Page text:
2. basil, there are so many diff kinds of cooks in the world; some very very tentative and careful; some more carefree. Personally i do not agree with those that caution you not to try this pie out for this dinner party. I bet you will do really well making it. Also, it sounds like you will be making it ahead of time which would give you time to remedy- if you weren't pleased w/ the pie. I have transport suggestions from my 30 yr catering business::

            IF you have one, place any sort of large flat bottomed bin or box , at least a bit wider than your pie, on a flat surface in your car. Put a wet towel flat on the bin bottom (it keeps the pie from sliding around). Place the pie on top of it. Over the pie, invert anything round that is deeper and a bit bigger diameter than the pie. (this just serves as a double safety against the pie sliding around.and it also shades the pie. )

            If you have a stationwagon, the best placement for the pie is behind the front seat, in the middle: it will experience less movement there and it will be more shaded.

            We used this technique for our wedding cakes but we didn't put anything over them except draped saran (saran not good for your pie because the meringue will come off w/ the saran.)

            Best of luck w/ your new venture!

            5 Replies
            1. re: opinionatedchef

              Thank you so much for your suggestions - I will definitely make the pie and feel more comfortable with the idea now:)

              1. re: opinionatedchef

                Dear Opionionatedchef,

                I wanted to share my lemon meringue update with you because you were so nice and encouraged me to make it. I made the pie on Saturday and it was fabulous! Everyone said it was delicious and it looked very pretty too. Transporting it wasn't too bad either. I did what you suggested. The only thing I found was some liquid underneath the meringue. Is this normal or is there a way to avoid this? Thanks again for your help!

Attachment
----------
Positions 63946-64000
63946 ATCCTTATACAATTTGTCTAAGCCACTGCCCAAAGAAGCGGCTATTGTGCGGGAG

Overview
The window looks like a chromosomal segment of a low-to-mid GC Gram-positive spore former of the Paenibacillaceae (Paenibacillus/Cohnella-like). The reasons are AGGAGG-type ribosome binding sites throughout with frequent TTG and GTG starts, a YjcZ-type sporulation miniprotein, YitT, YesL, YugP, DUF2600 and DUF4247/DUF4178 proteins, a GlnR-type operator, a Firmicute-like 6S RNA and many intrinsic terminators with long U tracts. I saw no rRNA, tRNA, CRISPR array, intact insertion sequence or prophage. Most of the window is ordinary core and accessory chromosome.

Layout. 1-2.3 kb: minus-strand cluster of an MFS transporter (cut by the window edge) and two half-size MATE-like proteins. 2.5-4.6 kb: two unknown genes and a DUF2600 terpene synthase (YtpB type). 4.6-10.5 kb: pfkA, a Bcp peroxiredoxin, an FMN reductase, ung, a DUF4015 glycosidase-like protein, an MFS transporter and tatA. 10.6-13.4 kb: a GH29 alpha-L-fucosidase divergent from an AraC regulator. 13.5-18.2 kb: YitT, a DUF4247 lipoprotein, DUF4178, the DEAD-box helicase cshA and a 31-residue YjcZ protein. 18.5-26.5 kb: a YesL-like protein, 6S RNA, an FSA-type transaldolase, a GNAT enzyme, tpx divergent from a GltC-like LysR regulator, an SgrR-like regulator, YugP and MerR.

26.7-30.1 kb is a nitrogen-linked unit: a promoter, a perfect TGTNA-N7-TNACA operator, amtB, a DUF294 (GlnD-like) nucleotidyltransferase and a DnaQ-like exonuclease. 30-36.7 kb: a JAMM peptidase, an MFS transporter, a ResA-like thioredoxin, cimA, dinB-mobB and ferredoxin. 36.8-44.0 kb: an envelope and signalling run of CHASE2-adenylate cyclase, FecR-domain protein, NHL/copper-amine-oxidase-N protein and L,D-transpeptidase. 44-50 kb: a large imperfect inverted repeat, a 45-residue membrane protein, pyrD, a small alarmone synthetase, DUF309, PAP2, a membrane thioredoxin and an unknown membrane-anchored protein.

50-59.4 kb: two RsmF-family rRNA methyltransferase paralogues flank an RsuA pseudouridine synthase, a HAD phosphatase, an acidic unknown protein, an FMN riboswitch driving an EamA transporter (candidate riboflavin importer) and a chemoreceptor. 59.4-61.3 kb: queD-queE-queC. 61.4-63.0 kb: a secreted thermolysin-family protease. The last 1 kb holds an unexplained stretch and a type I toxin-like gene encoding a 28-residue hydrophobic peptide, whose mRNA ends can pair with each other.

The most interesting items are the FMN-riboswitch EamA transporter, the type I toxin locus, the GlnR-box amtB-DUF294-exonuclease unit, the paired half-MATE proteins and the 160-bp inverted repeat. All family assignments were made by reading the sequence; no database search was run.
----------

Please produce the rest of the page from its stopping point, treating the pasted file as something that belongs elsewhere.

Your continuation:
1. re: basil4me

                  wow basil, conGRATS!! that's terrific!! you should be wicked proud and go forth into more untried culinary territory a bit more confident :-}

                  i have often seen that (weeping meringue it's called)and MAYbe i've read that it has to do with going from refrigerated to room temp, but you might want to google 'weeping meringue', or i bet other CHs will have comments.

                  Again- big congratulations. and i'm so glad my transport suggestions worked for you. thx so much for the report; makes my day!

                  1. re: basil4me

                    Another reason for a "weeping meringue" (according to my mom who has made many a lemon/coconut meringue pies) is not "sealing" the meringue properly. You need to make sure the whipped eggwhites go out to the pie shell and completely cover the lemon filling, with no gaps or holes along the edges of the crust.

                    Congrats on your success!

                    1. re: Maggiethecat

                      Unfortunately, though -- if it's a humid day, the meringue might weep anyway, leaving you with sticky "tears" sitting on top of the meringue.

                      Harmless, if a bit annoying.